More than 380 people registered for the 2nd Annual Zephyr Developer Summit, which took place on June 8-9 in-person in Mountain View, CA and virtually for attendees around the world, to learn more about the fastest growing RTOS. We hosted a “Zephyr Intro Day” on June 7 and had 4 tracks, 2 mini-conferences, 2 tutorials, 54 sessions and 58 speakers who presented engaging technical content, best practices, use cases and more. We’ll be adding event videos each week to the Zephyr Youtube Channel.
Today, we’re featuring all of the presentations that showcase safety and security considerations with Zephyr RTOS including,“Virtualization with Zephyr & Xen for Embedded Safety Systems,” “Next Steps for Software Bill of Materials (SBOM) Generation in Zephyr,” “X.509 Client Authentication in Zephyr,” and “Hypervisor-less Virtio: Assembling Multi-OS Systems Using Standards-based Protocols for Intra-soC Connectivity.” Watch the videos below or click on the session title for links to the presentations.
“Virtualization with Zephyr & Xen for Embedded Safety Systems” – Dmytro Firsov, Senior Software Engineer at EPAM Systems
In this talk, Dmytro will explain which missing parts were added to Zephyr, which are still to be done and tell about system on Renesas H3 SoC that is being developed. It boots Xen, starts Zephyr as dom0 and starts guest Linux domain with HW peripherals access.
To simplify the system and minimize the changes needed to Zephyr this is based on past work including:
- Xen “thin dom0” concept when all the shared hardware resides outside of dom0 – “control” domain is separated from “hardware” domain(s)
- Using u-boot as a generic guest bootloader to avoid bloating Zephyr image with guest domain kernels
“Next Steps for Software Bill of Materials (SBOM) Generation in Zephyr” – Steve Winslow, Counsel at Boston Technology Law
2021 saw a growing recognition of the need for software distributions to include Software Bills of Materials (SBOMs). In 2021, the Zephyr project gained the ability to generate SBOMs in SPDX format at build time. This enables downstream recipients of a Zephyr build to have greater visibility into specifically which source code files were compiled and linked into the final binary. In this session, Steve will begin by presenting details about how the Zephyr SBOM functionality leverages the underlying CMake infrastructure to create SPDX documents during a Zephyr build. He will discuss the assumptions currently made regarding how Zephyr builds are structured. The session will then open for broader discussion about whether those assumptions are appropriate, and whether there are alternative approaches to SPDX document generation that are more suitable for Zephyr users.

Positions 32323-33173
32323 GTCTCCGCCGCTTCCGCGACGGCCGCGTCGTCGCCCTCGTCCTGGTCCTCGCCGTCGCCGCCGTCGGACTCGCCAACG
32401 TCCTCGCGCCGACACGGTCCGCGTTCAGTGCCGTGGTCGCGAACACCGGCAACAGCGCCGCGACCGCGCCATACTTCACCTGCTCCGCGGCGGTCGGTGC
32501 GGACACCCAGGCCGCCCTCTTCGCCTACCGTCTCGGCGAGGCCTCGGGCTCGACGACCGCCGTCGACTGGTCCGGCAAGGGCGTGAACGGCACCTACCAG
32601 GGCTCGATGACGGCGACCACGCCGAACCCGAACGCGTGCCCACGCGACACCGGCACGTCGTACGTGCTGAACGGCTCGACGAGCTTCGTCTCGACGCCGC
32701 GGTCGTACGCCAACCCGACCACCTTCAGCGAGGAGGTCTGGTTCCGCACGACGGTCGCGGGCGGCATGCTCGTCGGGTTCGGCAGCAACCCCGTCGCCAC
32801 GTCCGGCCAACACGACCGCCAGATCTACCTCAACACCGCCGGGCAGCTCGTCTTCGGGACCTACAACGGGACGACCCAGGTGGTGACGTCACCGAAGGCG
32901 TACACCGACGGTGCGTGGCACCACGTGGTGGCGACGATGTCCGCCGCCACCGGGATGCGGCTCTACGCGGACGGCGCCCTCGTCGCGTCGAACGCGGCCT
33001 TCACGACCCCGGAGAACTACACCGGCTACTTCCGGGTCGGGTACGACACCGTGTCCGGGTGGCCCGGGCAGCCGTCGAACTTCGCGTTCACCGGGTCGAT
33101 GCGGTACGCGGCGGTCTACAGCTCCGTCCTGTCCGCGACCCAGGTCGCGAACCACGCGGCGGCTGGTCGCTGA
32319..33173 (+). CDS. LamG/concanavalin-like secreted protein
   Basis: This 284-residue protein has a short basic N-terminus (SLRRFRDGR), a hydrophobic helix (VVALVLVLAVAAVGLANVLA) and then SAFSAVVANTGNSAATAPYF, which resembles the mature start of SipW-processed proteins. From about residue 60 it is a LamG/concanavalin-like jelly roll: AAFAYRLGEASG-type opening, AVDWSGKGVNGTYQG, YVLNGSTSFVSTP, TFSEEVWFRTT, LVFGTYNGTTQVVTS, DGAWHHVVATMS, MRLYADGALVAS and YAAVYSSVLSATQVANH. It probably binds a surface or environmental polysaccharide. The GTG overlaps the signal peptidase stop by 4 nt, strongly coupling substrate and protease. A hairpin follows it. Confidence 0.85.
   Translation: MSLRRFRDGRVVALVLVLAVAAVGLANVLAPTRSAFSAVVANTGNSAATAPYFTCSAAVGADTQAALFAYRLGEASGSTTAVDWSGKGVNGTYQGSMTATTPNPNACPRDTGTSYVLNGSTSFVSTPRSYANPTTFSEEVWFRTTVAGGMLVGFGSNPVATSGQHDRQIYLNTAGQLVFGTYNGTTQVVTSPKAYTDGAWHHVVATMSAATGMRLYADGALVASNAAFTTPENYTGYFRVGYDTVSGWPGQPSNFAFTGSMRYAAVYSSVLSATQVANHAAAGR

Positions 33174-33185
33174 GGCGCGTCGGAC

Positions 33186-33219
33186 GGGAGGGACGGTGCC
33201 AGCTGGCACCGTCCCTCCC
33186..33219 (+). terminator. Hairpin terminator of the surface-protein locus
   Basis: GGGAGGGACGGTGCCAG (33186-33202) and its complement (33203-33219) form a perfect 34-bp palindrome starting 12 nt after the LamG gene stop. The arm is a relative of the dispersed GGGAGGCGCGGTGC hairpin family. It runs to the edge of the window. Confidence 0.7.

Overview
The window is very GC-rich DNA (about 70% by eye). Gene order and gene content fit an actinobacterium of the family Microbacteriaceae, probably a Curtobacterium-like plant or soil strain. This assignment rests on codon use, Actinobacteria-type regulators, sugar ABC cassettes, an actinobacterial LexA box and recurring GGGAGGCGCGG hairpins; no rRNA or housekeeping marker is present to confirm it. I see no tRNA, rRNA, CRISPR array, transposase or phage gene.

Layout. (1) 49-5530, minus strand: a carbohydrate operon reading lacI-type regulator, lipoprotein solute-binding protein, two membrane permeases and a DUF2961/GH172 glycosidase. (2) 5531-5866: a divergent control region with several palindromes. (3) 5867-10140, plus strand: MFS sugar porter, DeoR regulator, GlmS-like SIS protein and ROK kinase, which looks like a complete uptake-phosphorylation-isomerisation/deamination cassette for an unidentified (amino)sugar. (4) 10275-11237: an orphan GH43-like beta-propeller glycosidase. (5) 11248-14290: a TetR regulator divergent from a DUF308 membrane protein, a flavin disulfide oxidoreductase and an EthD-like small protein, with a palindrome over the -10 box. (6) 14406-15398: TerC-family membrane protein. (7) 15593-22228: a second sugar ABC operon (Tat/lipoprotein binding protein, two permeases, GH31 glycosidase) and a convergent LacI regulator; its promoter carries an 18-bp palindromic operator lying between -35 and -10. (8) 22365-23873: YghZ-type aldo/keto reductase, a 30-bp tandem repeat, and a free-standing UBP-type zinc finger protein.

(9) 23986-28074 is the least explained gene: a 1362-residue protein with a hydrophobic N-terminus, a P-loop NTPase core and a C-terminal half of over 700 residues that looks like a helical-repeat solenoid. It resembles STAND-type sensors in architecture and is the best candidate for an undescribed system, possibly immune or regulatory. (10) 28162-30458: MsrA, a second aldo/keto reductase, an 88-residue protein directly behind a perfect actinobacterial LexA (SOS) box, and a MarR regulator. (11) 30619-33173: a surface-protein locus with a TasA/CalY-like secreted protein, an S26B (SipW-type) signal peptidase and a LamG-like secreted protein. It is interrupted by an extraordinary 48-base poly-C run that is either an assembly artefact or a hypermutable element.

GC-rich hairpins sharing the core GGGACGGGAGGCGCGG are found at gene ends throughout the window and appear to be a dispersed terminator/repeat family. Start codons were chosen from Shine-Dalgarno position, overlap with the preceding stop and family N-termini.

“X.509 Client Authentication in Zephyr” – Kevin Townsend, Technical Lead at Linaro
Password-based client authentication is difficult to maintain, and prone to abuse, but there are very few end-to-end examples of what ‘mutual TLS’ — where client devices are authenticated using X.509 certificates — might look like in an embedded system. This presentation details work being done at Linaro to enable X.509 certificate-based client authentication to servers using TLS with Zephyr’s networking and security stacks (MbedTLS, TF-M, etc.). It includes a discussion of storage-free key derivation, certificate provisioning, server connectivity, and presents a complete end-to-end picture of what certificate-based client authentication and authorization might look like with the subsystems available in Zephyr today.
“Hypervisor-less Virtio: Assembling Multi-OS Systems Using Standards-based Protocols for Intra-soC Connectivity” – Danut (Dan) Gabriel Milea, Engineering Manager at Wind River
Edge computing applications can now span across multi-core CPU clusters and run-times and can include safety or real-time workloads which run on dedicated CPU cores. The connectivity between these collaborative run-times can be provided by standards-based protocols like virtio. Virtio can be used for communication between a guest and a hypervisor, but also to communicate laterally between runtimes deployed on a multicore CPU SoC. We label this type of communication hypervisor-less virtio. Adding virtio support to Zephyr enables the creation of efficient multi-core / multi-run-time applications. Building on top of standard virtio, hypervisor-less virtio can provide communication and resource sharing between a rich execution environment like Linux and a Zephyr-based application running on a dedicated hardware island.
If you have questions or would like to chat with any of our Zephyr speakers, ambassadors or members of the Technical Steering Committee (TSC), please join us on Discord.